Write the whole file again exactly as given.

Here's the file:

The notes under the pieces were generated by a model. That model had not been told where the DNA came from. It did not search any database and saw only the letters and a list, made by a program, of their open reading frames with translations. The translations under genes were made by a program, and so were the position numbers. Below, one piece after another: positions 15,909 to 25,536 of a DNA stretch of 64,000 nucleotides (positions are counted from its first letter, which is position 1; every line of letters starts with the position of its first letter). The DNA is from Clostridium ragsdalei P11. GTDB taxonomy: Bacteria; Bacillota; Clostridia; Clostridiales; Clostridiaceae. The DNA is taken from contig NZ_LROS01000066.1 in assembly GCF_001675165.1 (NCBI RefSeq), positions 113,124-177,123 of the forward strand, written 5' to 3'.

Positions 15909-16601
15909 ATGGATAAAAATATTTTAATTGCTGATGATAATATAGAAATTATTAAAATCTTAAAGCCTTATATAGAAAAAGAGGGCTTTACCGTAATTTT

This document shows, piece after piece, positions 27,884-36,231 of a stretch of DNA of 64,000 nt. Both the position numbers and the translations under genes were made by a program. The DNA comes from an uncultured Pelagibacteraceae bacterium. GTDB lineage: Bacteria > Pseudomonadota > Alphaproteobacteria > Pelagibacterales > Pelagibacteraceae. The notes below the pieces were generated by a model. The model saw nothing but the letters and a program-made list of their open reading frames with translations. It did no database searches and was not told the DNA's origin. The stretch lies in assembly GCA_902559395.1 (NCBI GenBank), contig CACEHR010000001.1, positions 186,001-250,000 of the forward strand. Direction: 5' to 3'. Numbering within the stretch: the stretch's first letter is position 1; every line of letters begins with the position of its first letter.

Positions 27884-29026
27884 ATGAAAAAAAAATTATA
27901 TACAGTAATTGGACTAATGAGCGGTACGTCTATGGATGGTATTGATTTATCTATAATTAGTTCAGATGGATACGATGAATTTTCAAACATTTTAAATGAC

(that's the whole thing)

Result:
The notes under the pieces were generated by a model. That model had not been told where the DNA came from. It did not search any database and saw only the letters and a list, made by a program, of their open reading frames with translations. The translations under genes were made by a program, and so were the position numbers. Below, one piece after another: positions 15,909 to 25,536 of a DNA stretch of 64,000 nucleotides (positions are counted from its first letter, which is position 1; every line of letters starts with the position of its first letter). The DNA is from Clostridium ragsdalei P11. GTDB taxonomy: Bacteria; Bacillota; Clostridia; Clostridiales; Clostridiaceae. The DNA is taken from contig NZ_LROS01000066.1 in assembly GCF_001675165.1 (NCBI RefSeq), positions 113,124-177,123 of the forward strand, written 5' to 3'.

Positions 15909-16601
15909 ATGGATAAAAATATTTTAATTGCTGATGATAATATAGAAATTATTAAAATCTTAAAGCCTTATATAGAAAAAGAGGGCTTTACCGTAATTTT

This document shows, piece after piece, positions 27,884-36,231 of a stretch of DNA of 64,000 nt. Both the position numbers and the translations under genes were made by a program. The DNA comes from an uncultured Pelagibacteraceae bacterium. GTDB lineage: Bacteria > Pseudomonadota > Alphaproteobacteria > Pelagibacterales > Pelagibacteraceae. The notes below the pieces were generated by a model. The model saw nothing but the letters and a program-made list of their open reading frames with translations. It did no database searches and was not told the DNA's origin. The stretch lies in assembly GCA_902559395.1 (NCBI GenBank), contig CACEHR010000001.1, positions 186,001-250,000 of the forward strand. Direction: 5' to 3'. Numbering within the stretch: the stretch's first letter is position 1; every line of letters begins with the position of its first letter.

Positions 27884-29026
27884 ATGAAAAAAAAATTATA
27901 TACAGTAATTGGACTAATGAGCGGTACGTCTATGGATGGTATTGATTTATCTATAATTAGTTCAGATGGATACGATGAATTTTCAAACATTTTAAATGAC